Saul’s conversion is usually thought of as being
seemingly short and simple– a burst of light and then he changes
his name to Paul. However, it is apparent the events that precede
and follow the blinding light are of incredible importance to the
representation of what it means to convert to a faith in Christ.
His conversation with Christ and encounter with Ananias are tremendously
important in the process of his conversion. Saul is called by Jesus
to change, to abandon his life of persecuting and ridiculing the
followers of Christ. However, Jesus does not give an outline of
how this is to be done nor does He hand Saul a copy of “Conversion
for Dummies” and tell him that there will be an exam on Friday.
Rather, Jesus asks Saul to get up, go to Damascus, and you will
be cared for.
Ananias, when told by the Lord that he is to tend to the blind Saul
replies with doubt of Saul’s faith and reputation as a man
of hatred. However, the Lord says that He has chosen Saul. Ananias
goes on to restore Saul’s sight and solidify his faith in
Christ. Without Ananias, the conversion of Saul would not be complete.
While Jesus could have cured Saul’s blindness, He utilizes
the assistance of a human because of the mandate that He gives in
today’s Gospel: “Go into the whole world and proclaim
the Gospel to every creature.” Conversion is not an immediate
process nor does it solely depend on God. Rather, God has entrusted
the responsibility of conversion to us, and made it our responsibility
to foster and facilitate the gradual conversion of others.
While I have been a baptized Christian since infancy, I have had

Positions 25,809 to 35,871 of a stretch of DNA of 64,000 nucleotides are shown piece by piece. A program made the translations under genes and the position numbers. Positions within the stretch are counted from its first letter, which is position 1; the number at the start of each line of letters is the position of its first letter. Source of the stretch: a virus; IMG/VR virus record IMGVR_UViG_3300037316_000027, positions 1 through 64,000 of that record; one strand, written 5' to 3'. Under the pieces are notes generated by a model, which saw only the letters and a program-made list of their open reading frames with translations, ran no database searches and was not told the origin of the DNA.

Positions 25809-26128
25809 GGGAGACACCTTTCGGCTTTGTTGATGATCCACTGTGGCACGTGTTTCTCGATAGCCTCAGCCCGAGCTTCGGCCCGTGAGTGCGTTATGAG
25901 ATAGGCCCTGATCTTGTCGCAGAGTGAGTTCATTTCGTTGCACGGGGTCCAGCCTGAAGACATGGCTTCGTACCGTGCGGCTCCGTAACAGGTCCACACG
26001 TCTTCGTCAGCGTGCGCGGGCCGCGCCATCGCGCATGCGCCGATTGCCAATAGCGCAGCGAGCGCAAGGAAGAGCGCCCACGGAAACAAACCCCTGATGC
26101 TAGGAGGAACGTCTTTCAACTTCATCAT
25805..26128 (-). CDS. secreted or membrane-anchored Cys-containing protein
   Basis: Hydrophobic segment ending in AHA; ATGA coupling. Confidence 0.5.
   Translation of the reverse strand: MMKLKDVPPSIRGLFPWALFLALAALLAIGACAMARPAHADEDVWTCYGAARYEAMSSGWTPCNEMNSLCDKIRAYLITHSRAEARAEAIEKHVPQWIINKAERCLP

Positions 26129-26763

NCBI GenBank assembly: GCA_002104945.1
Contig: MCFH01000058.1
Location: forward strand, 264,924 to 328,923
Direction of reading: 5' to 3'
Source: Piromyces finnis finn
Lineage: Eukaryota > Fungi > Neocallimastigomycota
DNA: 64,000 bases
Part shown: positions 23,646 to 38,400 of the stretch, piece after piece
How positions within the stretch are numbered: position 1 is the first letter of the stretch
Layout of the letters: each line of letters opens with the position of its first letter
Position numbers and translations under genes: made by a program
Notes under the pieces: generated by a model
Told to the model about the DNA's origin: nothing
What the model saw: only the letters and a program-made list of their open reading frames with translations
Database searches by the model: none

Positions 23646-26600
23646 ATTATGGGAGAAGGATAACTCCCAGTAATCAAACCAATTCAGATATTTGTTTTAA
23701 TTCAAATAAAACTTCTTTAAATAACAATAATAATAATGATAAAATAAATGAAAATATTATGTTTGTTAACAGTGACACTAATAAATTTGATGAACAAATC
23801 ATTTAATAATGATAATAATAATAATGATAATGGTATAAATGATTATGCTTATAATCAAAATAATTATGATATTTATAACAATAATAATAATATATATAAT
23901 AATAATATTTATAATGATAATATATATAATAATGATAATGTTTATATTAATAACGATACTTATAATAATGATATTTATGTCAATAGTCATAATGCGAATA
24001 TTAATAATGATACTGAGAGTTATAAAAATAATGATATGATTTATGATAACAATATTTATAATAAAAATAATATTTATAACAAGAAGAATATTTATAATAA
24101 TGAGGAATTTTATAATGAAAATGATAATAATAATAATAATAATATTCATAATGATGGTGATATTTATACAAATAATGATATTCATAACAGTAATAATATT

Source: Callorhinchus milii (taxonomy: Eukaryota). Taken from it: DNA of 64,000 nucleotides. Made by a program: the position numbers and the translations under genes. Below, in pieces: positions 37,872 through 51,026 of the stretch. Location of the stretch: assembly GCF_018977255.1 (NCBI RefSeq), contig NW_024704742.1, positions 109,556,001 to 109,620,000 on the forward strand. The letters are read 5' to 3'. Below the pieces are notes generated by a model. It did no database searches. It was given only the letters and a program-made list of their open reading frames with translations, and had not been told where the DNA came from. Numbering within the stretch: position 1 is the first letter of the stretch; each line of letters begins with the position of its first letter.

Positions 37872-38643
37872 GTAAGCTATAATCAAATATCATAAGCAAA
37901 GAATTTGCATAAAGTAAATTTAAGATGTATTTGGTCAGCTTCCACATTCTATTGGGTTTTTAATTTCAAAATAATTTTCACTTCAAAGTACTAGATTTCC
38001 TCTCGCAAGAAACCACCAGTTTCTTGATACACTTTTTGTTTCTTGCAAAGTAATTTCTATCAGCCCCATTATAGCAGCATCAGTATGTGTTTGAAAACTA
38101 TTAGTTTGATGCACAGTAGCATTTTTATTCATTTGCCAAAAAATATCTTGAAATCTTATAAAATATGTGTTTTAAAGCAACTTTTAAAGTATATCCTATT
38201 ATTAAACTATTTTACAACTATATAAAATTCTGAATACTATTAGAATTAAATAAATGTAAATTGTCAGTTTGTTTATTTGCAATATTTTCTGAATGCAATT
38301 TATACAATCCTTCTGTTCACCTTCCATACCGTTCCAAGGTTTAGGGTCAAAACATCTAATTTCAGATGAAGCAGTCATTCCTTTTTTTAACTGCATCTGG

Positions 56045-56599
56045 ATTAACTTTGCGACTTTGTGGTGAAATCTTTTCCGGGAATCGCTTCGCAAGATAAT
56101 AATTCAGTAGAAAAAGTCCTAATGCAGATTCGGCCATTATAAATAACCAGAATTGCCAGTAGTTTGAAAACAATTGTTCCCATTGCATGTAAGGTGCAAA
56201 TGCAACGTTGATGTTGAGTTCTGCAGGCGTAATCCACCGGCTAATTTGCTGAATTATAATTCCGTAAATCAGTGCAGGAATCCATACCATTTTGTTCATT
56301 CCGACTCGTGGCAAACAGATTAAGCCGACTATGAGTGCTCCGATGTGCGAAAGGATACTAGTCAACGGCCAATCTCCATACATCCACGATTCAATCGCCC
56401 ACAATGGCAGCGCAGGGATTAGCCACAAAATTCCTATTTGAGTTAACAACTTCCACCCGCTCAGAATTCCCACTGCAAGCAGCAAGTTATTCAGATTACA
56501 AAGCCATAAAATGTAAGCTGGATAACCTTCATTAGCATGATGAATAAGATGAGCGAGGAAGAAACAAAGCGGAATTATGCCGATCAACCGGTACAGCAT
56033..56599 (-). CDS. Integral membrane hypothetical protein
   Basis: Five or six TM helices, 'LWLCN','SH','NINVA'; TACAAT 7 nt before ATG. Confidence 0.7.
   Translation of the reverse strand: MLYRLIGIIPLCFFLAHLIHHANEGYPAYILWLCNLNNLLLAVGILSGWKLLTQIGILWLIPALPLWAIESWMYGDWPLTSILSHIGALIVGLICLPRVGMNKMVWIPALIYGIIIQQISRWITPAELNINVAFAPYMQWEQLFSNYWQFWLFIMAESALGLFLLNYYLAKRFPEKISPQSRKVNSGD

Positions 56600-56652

numerous conversions of faith in my life. None have involved a dramatic
about-face in my beliefs; however, they have all shown me glimpses
of God through an interaction with another person. Several months
ago, I went on an immersion trip to El Paso, TX and Juarez, Mexico
through Creighton. While walking around these border cities I was
never struck down by a forceful light, nor did I have a conversation
with Jesus. However, I was converted by the people that I spoke
with, played soccer with, and ate with. Whether it was the volunteers
that provide food and shelter for helpless and hopeless immigrants
or discussing the meaning of happiness with a poor woman in Juarez,
my blindness was cured by the people that I met. These people were
living the message of conversion that Jesus gave to the disciples.
I was converted through interaction with others because my eyes
were opened to the Lord through interactions of compassion, justice,
and love. It is apparent through the readings today that we, as
Christians, are called to conversion and to help others in the development
of their faith.